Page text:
- Evelo has been in business selling electric bikes in the United States longer than most of the other brands I have reviewed for, since 2012, they offer one of the best warranties for a direct-order company and have proactive customer service seven days a week with English speaking service tech that I would rank close to the top
- The frame and wheelset on this electric trike felt very solid, especially considering it is built around a deep wave “step-thru” design that’s approachable, there’s extra metal plates and a gussett at the bottom of the downtube, where it connects to the motor casing
- The faux leather saddle and ergonomic grips look nice but are also soft and comfortable, the high-rise swept-back handlebar offers an upright seating position so you won’t get back and neck aches as easily and it’s easier to look around in this position as well, EVELO sells an optional comfort seat with back rest for $69 if you need the support
- Even though this electric tricycle only comes in one frame size, the adjustable handlebar and seat allow it to fit a wide range of people… most e-trikes only come in one size like this
- The slightly smaller 24″ wheels keep the center of gravity lower for stability, make the bike easier to mount, and provide more strength for hauling heavy loads because the spokes are shorter
- EVELO chose extra wide tires for this trike, the 2.2″ width increases air volume for vibration and bump dampening and the wider contact patch provides stability and enables riding across dirt and grass easier because the bike floats vs. sinking in
- It’s really expensive to develop a custom frame with mid-drive motor integrated the way that this one is, it looks beautiful and is well protected with the paint-matched casing… I also like how the batteries are kept safe under the cargo bin at the rear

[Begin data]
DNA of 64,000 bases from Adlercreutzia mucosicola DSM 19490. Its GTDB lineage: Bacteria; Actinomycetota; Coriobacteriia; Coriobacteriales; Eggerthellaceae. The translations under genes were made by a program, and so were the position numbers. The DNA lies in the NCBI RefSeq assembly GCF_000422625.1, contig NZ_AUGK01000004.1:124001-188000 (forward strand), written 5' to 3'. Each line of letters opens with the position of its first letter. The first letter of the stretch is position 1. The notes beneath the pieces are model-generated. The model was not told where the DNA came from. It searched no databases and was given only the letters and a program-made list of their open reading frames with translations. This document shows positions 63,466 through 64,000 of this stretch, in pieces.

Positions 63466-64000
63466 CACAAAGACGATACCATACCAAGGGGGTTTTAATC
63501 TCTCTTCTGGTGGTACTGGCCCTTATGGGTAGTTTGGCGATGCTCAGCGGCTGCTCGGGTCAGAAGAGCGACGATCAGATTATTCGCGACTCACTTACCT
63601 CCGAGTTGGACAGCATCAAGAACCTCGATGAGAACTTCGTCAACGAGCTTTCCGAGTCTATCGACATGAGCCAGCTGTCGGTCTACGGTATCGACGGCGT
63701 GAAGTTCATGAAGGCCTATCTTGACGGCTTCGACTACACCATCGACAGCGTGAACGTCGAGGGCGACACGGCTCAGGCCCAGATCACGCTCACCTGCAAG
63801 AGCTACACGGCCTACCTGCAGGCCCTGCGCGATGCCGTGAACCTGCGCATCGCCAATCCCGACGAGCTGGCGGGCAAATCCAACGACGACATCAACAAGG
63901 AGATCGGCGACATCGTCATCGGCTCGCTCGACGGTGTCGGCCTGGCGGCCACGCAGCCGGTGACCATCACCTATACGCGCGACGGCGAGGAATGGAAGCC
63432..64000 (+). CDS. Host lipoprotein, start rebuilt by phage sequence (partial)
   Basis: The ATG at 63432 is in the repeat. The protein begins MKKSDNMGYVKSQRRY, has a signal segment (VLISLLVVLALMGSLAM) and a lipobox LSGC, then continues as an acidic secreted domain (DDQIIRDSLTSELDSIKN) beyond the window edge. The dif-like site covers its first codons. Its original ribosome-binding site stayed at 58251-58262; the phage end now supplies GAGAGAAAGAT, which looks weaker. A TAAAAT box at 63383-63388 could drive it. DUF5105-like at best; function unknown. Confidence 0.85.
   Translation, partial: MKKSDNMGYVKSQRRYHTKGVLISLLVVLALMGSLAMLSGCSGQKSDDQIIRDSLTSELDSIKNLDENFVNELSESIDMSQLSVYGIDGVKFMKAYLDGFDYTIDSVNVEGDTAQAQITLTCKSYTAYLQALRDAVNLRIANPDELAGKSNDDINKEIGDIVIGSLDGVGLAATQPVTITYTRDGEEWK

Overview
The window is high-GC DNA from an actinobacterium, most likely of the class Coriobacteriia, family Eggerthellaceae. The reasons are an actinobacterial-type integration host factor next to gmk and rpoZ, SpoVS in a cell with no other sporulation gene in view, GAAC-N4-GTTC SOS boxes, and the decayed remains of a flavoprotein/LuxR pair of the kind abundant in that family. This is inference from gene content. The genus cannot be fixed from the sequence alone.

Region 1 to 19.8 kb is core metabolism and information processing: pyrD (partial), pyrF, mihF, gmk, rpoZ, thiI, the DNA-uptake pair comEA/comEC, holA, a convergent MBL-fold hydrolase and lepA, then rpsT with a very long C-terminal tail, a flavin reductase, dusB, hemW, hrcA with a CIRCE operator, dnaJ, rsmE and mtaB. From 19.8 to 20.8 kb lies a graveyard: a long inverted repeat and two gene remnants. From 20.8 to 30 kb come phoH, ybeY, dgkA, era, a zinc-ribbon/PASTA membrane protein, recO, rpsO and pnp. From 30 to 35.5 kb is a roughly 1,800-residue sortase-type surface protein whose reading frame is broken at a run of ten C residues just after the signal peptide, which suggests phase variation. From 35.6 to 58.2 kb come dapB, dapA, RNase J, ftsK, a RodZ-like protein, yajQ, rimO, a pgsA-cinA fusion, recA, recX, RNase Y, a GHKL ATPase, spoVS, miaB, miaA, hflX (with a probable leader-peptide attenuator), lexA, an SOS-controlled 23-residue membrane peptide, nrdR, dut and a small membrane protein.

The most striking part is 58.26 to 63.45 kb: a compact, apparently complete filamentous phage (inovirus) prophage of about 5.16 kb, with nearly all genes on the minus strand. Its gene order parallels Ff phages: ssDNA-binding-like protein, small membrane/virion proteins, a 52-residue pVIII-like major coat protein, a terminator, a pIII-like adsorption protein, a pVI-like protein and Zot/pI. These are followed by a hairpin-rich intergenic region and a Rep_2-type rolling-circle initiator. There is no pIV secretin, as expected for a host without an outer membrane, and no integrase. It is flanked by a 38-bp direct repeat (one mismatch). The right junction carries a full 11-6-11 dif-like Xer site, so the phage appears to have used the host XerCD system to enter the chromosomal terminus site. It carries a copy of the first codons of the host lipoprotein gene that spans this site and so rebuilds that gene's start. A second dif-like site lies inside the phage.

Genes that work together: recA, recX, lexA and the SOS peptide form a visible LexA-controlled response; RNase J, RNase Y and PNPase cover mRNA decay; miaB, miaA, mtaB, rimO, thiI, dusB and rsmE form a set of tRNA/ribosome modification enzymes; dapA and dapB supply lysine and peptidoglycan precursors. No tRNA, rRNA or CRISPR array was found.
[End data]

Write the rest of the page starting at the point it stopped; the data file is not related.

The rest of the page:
- The motor is very capable, offering up to 90 newton meters of peak torque, it should be able to climb most hills if you shift to the lower gears, I love how the throttle is active even from standstill to help you get going and that both brake levers have motor inhibitors to cut power instantly when pulled so you don’t feel overwhelmed by the power of the bike
- There’s no kickstand here, and that’s the case for most trikes, but both brake levers have parking brakes built in, so you can stabilize the bike for loading and mounting… when the parking brakes are engaged, the motor inhibitors are also engaged so the trigger throttle will not be active (this is important in case it gets bumped accidentally)
- It’s cool that EVELO sells accessory packages to help people get going with safety, comfort, or security because the parts are guaranteed to fit and you get a discount going through them
- I was told that Evelo uses A and B rated high-quality cells and I like that their battery packs can be charged on or off the bike because that means you can store it inside away from the cold or heat to help protect it and last longer, it’s neat that the Compass Trike has two battery bays, so you can get a second pack to extend range!